By Jane E. Herman
“I call heaven and earth to witness against you this day: I have put before you life and death, blessing and curse. Choose life!” (Deuteronomy 30:19)
Writing about this week’s double Torah portion, Nitzavim–Vayeilech (Deuteronomy 29:9 – 31:30) , during a global pandemic, I might easily have chosen to focus on the glut of curses surrounding us: a new, still mysterious virus, fear of illness, nearly 6.8 million cases and the death of close to 191,000 Americans, lack of a vaccine, economic devastation, confinement to our homes, social distancing, and more. The list seems endless as the months tick by.
Even amidst the curses, though, we are a life-affirming people. After all, don’t we, week after week, raise our cups to recite the kiddush and offer a hearty “L’chaim!” (“To life!”) before the first sip of wine that reminds us of Shabbat’s sweetness and all that is good in life? More than merely a reminder of the goodness around us, that sip can remind us to be the good.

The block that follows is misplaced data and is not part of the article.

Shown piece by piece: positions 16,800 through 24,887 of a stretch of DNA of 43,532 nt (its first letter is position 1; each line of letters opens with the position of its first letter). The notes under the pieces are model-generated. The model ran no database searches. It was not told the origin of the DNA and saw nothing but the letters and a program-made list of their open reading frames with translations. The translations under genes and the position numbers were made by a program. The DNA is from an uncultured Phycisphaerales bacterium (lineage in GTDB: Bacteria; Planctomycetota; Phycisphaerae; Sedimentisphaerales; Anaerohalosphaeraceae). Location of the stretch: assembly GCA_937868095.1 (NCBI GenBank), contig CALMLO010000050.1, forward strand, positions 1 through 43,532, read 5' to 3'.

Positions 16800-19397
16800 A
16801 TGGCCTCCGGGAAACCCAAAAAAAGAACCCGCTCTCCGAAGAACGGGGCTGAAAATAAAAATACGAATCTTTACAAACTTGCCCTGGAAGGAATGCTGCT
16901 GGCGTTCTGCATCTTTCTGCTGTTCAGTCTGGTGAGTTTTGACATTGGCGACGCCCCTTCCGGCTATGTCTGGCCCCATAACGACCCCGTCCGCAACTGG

According to Rabbi Elliot R. Kukla from the Bay Area Jewish Healing Center in San Francisco:
When the Torah states that God puts life and death before us, our tradition is not telling us to decide whether to live or die, but that every choice we make from birth to death matters. These choices range from how we treat our loved ones to how we spend money; from whom we bring into our world view, to how we choose our food. In each of these choices, we should choose life.
Read on the Shabbat immediately before Rosh Hashanah (and again, in part, on Yom Kippur morning in Reform congregations), Nitzavim also encourages us to review the choices we made throughout the closing year and consider those we will strive to make in the New Year. As Rabbi Jonathan Kligler writes:
[E]ach of us [is] empowered to be a conduit for love, righteousness, courage, and transformation. We matter. The Baal Shem Tov taught that divine sparks are hidden and trapped throughout creation, waiting to be liberated, and that every single person has their own unique set of divine sparks waiting for them to reveal and uplift. No one else can fulfill the noble task of being you. As Rabbi Abraham Joshua Heschel taught, “The challenge I face is how to actualize the quiet eminence of my being.”
As we prepare to stand together as a community during the upcoming High Holiday season—differently, no doubt, given the pandemic—Rabbi Janet B. Liss urges that “we think about the choices we can make to insure the future of the Torah and the Jewish people. May the choices we make lead to God’s blessings.”
L’shana tova and l’chaim!